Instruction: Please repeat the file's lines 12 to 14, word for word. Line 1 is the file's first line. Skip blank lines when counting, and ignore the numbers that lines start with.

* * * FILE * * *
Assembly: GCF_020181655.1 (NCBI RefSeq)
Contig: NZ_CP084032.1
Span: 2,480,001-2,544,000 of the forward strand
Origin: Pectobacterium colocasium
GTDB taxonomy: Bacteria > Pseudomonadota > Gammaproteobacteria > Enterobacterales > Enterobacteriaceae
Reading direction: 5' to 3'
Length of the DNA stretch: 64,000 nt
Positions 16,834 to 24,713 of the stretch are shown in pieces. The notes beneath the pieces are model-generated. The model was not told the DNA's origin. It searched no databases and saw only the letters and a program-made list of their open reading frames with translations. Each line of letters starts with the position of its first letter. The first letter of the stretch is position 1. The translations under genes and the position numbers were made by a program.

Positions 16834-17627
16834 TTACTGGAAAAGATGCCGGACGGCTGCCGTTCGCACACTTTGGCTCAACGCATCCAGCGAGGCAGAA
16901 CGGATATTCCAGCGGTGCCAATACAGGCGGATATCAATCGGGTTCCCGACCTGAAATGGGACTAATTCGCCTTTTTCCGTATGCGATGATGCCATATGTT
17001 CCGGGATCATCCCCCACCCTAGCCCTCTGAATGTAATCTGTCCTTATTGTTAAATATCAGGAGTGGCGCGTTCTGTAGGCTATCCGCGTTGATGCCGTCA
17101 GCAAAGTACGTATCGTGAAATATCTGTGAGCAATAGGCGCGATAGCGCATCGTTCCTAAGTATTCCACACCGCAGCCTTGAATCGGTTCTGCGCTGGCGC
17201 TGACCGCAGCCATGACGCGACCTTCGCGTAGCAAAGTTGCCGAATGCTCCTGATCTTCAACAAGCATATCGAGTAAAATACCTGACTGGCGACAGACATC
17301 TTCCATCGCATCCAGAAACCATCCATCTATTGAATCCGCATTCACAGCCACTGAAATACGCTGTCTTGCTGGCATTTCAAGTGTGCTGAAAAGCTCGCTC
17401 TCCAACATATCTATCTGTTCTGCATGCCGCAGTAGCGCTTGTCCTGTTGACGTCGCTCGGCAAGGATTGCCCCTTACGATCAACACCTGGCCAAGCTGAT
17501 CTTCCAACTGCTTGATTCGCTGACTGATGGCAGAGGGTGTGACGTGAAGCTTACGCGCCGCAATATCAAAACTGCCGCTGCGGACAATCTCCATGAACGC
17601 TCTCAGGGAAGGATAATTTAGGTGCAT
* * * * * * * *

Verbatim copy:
17001 CCGGGATCATCCCCCACCCTAGCCCTCTGAATGTAATCTGTCCTTATTGTTAAATATCAGGAGTGGCGCGTTCTGTAGGCTATCCGCGTTGATGCCGTCA
17101 GCAAAGTACGTATCGTGAAATATCTGTGAGCAATAGGCGCGATAGCGCATCGTTCCTAAGTATTCCACACCGCAGCCTTGAATCGGTTCTGCGCTGGCGC
17201 TGACCGCAGCCATGACGCGACCTTCGCGTAGCAAAGTTGCCGAATGCTCCTGATCTTCAACAAGCATATCGAGTAAAATACCTGACTGGCGACAGACATC